Cardoni were very much enjoyed by my husband’s parents and picked around roadsides.  I was told that they even planted the seeds at the holiday house at Phillip Island, so that they were guaranteed their own harvest.  The stalks are cut off at ground level and trimmed of its leaves. They are then soaked in water mixed with lemon juice.  This prevents them turning brown when exposed to the air. They are then pre-cooked in boiling water for about 20 to 30 minutes until tender before serving them as you would a cooked vegetable or proceeding with  additional steps. My mother in-law would simply prepare them by boiling first until tender, and then dipped in egg, coated with breadcrumbs and parmigiano cheese and shallow fried. Ben who kindly gave me the artichoke stems from his farm as the cardoon plant was too small to harvest, suggested a simpler recipe his mother uses.  After the initial preparation, she would infuse the olive oil by frying a clove of garlic, and then saute` the cardoons with a sprinkling of breadcrumbs to coat.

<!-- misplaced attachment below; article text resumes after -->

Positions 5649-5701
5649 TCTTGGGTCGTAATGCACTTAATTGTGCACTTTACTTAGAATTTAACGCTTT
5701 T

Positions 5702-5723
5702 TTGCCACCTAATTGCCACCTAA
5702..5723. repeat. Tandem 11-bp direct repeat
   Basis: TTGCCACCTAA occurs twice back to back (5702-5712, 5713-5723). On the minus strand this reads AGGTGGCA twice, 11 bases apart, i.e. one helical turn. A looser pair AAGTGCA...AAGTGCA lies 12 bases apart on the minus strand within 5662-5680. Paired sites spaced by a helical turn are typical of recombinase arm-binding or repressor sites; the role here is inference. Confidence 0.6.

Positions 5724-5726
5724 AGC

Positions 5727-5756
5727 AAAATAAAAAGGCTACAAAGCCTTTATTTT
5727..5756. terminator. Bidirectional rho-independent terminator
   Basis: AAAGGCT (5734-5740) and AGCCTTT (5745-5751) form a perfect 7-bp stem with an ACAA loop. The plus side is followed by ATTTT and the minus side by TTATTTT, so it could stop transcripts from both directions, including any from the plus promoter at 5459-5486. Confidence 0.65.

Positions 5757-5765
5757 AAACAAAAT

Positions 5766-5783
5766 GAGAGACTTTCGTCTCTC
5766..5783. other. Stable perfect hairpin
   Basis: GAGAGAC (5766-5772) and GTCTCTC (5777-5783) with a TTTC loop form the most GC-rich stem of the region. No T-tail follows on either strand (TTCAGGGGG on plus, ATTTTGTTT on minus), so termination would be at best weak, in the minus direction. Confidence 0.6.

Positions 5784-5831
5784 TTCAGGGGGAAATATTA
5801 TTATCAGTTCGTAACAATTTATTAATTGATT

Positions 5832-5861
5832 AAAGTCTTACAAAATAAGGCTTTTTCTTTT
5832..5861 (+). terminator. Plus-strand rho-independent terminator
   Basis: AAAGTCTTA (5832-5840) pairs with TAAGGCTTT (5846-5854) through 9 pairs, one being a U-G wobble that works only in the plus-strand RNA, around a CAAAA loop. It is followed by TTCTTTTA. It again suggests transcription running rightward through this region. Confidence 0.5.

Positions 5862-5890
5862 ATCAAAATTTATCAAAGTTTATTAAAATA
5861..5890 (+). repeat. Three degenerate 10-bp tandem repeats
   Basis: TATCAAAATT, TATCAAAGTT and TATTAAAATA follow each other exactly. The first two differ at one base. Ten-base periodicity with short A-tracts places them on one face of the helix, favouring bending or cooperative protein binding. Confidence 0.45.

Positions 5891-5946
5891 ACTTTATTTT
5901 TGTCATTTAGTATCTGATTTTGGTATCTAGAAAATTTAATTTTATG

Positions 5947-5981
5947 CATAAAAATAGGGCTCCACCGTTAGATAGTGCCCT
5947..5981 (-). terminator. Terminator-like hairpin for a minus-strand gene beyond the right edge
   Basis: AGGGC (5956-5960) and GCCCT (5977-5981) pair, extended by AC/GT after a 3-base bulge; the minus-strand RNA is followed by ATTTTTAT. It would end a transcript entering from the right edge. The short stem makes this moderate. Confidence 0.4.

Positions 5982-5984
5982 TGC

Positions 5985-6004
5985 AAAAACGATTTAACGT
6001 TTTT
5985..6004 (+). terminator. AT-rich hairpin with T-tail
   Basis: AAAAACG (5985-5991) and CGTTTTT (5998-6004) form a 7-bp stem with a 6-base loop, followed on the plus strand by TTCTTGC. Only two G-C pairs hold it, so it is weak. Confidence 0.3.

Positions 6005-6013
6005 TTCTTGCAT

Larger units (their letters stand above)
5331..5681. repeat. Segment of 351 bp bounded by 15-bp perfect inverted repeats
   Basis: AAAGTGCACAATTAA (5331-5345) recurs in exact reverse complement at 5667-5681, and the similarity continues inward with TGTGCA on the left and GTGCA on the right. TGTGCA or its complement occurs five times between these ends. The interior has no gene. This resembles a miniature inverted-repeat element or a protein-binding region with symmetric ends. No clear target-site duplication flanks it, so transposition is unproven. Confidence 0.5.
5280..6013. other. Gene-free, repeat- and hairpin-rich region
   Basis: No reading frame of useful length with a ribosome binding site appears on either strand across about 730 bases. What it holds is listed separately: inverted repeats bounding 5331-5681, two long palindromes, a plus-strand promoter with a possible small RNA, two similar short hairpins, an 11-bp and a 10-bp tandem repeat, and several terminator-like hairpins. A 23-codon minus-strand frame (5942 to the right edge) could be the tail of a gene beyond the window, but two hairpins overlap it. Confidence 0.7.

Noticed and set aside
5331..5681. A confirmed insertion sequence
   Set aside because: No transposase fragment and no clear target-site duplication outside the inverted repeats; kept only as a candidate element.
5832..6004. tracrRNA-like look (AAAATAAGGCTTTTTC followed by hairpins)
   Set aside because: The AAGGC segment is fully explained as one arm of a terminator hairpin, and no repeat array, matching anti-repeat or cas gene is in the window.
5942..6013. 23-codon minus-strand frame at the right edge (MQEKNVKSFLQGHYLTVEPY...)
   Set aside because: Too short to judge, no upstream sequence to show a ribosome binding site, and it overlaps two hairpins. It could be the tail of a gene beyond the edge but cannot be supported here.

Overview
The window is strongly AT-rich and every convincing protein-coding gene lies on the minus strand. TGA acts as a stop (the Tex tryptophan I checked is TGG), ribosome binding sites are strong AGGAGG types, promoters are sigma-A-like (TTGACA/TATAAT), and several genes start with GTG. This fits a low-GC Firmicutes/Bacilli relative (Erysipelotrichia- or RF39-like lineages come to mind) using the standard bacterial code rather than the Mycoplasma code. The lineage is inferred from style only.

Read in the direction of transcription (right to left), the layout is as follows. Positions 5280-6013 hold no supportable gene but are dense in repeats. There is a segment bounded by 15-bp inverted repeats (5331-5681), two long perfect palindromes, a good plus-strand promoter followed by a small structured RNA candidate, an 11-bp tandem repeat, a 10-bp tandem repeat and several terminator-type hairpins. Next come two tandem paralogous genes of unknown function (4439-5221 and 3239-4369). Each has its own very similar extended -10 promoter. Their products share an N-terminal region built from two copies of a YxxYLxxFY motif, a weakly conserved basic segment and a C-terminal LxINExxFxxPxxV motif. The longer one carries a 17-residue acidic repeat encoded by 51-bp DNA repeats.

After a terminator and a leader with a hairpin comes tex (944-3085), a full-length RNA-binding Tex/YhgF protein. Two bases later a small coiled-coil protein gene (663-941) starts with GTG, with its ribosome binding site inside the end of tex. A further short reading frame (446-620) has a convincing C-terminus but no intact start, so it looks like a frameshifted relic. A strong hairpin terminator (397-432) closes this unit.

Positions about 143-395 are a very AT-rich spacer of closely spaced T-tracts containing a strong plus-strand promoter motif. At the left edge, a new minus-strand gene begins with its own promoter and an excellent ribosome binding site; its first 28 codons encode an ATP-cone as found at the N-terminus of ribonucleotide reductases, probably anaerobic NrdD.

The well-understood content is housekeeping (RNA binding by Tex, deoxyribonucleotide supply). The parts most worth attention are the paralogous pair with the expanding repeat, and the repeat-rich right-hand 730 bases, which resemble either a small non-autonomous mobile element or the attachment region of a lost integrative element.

I chose to cook my few stalks using a recipe adapted from Rosa Mitchell’s Sicilian cookbook My Cousin Rosa Rosa, wanting to make these fritters for some time.  As mentioned, I used the artichoke stems instead and did cut back the quantities the recipe suggested, as I didn’t have the amount of cardoon stems listed.  With barely 8 stems, I endeavoured to include all the ingredients but used my discretion with quantities and as a typical Italian, cooked all’ occhio.  It made a total of 6 fritters which could serve 2 for an entre` or better still 1 (essentially me) for lunch.  I also chose to use plain flour instead of the self-raising, balancing the ratio of batter to vegetable, and therefore they don't puff up as much.  I have included the full recipe that Rosa has provided and note that if you cannot obtain cardoons, the stalks of the artichoke plant I used work just as well.


Fritelle di Cardone (cardoon fritters)
Makes 15 – 20 fritters

Ingredients: